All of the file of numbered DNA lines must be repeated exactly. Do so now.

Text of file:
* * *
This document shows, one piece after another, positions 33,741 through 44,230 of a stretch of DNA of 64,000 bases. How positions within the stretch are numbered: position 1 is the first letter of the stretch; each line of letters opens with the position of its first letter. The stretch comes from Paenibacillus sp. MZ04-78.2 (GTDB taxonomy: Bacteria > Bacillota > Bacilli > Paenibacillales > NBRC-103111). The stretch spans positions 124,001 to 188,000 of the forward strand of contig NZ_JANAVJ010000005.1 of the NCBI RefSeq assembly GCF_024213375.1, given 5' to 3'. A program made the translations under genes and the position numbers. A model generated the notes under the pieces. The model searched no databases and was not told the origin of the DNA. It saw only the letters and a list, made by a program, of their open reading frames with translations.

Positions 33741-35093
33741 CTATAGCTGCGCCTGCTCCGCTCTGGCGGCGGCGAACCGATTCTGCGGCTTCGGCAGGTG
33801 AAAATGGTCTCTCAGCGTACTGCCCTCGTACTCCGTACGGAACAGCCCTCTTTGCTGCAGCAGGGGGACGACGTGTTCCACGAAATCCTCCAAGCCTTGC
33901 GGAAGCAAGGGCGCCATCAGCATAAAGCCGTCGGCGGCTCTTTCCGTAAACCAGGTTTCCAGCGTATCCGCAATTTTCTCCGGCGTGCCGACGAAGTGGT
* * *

This document shows, one piece after another, positions 33,741 through 44,230 of a stretch of DNA of 64,000 bases. How positions within the stretch are numbered: position 1 is the first letter of the stretch; each line of letters opens with the position of its first letter. The stretch comes from Paenibacillus sp. MZ04-78.2 (GTDB taxonomy: Bacteria > Bacillota > Bacilli > Paenibacillales > NBRC-103111). The stretch spans positions 124,001 to 188,000 of the forward strand of contig NZ_JANAVJ010000005.1 of the NCBI RefSeq assembly GCF_024213375.1, given 5' to 3'. A program made the translations under genes and the position numbers. A model generated the notes under the pieces. The model searched no databases and was not told the origin of the DNA. It saw only the letters and a list, made by a program, of their open reading frames with translations.

Positions 33741-35093
33741 CTATAGCTGCGCCTGCTCCGCTCTGGCGGCGGCGAACCGATTCTGCGGCTTCGGCAGGTG
33801 AAAATGGTCTCTCAGCGTACTGCCCTCGTACTCCGTACGGAACAGCCCTCTTTGCTGCAGCAGGGGGACGACGTGTTCCACGAAATCCTCCAAGCCTTGC
33901 GGAAGCAAGGGCGCCATCAGCATAAAGCCGTCGGCGGCTCTTTCCGTAAACCAGGTTTCCAGCGTATCCGCAATTTTCTCCGGCGTGCCGACGAAGTGGT